There is some evidence to suggest that the collective works of `Shakespeare' may have been a group work involving a range of authors. Bacon himself was dedicated to creating his `great work' - the reformation of the world through the renewal of the arts and sciences. He dedicated most of his life to this goal in a project both hermetic and cabbalistic in design. His `renaissance' group, of which he was Master, was dealing with the accumulated wisdom of the ancients, adding to it, and hoping to leave a legacy to make the world a better place. Their collective artistic, dramatic, pageantry, poetic, literary, and scientific insight was the highpoint of the English Renaissance (c.1576-1626) and continues to impact modern science and culture. So why did they hide so much of their discoveries as clues, and ciphers? Peter Dawkins asks whether it was to teach us the art of discovery and the wisdom that waits to be discovered, and to inspire us to make the world a better place.
I end with a reminder to myself to re-read The Tempest - perhaps the most fully-expanded allegory of initiation on all the main levels of being. It has parallels with the cryptic initiation rites in Virgil's The Aeneid. So whether you believe that Shakespeare was who he is reputed to be or not is not really important. What is important is that Peter Dawkins has revealed that the writings of `Shakespeare' contain a multitude of hidden meanings and layers. The tragedy of our times is that just as these are being revealed the bard's works are either being expunged from the school curriculum or the very clues and meanings in the works are being stripped out or simplified into meaningless prose. Read this book to find out why. There is more to Shakespeare than the A-level summary booklets we all used to `understand' Shakespeare.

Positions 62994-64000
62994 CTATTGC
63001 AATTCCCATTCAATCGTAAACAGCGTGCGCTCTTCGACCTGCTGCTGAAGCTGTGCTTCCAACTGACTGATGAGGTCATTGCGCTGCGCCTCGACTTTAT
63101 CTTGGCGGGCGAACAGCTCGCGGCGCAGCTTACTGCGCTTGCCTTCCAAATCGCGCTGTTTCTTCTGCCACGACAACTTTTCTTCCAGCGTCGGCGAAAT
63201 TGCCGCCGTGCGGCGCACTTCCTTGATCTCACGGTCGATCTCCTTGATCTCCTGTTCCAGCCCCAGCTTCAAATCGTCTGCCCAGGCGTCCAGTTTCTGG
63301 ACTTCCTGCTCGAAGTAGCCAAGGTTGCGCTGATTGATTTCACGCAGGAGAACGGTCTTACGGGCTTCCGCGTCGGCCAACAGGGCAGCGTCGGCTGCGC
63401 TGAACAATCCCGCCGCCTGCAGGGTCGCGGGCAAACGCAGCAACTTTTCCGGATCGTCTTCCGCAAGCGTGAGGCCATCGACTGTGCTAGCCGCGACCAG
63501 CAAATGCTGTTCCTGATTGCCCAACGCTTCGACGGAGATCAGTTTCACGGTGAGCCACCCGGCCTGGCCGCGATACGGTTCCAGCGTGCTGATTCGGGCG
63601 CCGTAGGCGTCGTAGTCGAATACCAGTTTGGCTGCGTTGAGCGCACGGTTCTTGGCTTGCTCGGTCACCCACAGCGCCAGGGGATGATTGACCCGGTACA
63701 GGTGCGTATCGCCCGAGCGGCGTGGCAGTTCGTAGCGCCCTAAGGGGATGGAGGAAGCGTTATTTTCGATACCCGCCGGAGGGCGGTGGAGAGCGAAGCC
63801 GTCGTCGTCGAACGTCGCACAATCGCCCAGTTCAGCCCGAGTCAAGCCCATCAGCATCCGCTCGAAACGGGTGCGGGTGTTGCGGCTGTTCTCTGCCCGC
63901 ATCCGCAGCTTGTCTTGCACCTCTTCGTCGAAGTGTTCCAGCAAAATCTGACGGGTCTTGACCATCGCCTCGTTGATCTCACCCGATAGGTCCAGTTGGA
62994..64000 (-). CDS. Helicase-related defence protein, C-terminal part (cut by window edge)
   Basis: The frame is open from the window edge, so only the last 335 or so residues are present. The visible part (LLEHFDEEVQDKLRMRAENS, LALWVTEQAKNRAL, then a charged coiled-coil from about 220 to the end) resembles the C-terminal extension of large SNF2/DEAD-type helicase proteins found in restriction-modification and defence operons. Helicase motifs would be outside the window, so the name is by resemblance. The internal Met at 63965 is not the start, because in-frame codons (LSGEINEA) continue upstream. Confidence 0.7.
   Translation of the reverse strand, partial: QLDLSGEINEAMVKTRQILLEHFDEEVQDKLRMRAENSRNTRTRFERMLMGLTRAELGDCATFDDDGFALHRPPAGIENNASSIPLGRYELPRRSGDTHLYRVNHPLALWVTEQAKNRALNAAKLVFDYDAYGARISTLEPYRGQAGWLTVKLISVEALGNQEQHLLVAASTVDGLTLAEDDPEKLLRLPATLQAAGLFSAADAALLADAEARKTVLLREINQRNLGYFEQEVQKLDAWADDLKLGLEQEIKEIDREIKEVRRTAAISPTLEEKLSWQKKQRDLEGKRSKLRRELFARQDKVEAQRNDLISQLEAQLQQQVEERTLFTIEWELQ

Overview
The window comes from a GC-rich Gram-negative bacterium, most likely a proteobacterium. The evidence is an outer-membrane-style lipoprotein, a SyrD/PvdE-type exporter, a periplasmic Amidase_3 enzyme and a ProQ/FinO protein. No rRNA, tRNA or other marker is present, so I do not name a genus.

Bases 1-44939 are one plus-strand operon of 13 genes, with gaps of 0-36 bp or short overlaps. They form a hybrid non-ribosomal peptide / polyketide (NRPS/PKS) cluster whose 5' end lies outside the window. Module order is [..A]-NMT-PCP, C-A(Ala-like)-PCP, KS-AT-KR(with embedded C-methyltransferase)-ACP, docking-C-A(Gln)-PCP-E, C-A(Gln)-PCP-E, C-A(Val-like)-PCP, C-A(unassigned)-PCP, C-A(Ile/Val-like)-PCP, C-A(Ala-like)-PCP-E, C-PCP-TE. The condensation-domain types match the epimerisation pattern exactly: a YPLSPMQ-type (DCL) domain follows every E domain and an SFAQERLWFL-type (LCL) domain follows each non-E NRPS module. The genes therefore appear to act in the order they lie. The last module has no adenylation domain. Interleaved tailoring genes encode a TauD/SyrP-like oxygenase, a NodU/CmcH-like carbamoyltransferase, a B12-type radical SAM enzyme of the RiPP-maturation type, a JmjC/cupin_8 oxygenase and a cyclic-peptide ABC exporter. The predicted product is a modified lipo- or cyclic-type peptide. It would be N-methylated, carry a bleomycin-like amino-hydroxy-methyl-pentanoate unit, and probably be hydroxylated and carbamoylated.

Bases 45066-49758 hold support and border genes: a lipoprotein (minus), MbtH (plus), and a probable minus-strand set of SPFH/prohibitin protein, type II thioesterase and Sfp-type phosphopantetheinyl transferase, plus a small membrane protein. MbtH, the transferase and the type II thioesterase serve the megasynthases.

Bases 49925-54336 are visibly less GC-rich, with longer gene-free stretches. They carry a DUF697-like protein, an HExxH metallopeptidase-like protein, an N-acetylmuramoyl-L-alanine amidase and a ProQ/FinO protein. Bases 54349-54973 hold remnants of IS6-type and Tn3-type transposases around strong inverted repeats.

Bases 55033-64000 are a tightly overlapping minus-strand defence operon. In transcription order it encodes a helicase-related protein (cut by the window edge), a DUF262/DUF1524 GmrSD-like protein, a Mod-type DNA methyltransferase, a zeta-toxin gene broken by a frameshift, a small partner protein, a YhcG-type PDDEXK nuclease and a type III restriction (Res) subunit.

Well written and researched, this book added greatly to my understanding of what Shakespeare must have known and the authorship debate as a whole.
Not being a scholar of the subject is was refreshing to read an accessible account and taken through the life, the works and the history of this fascinating subject with such clarity and enthusiasm!
This excellent book cogently argues for a different author, or more correctly for a group of 'pens'.
One thing is crystal clear, the works were not authored by the glover's son from Stratford; this book explains why!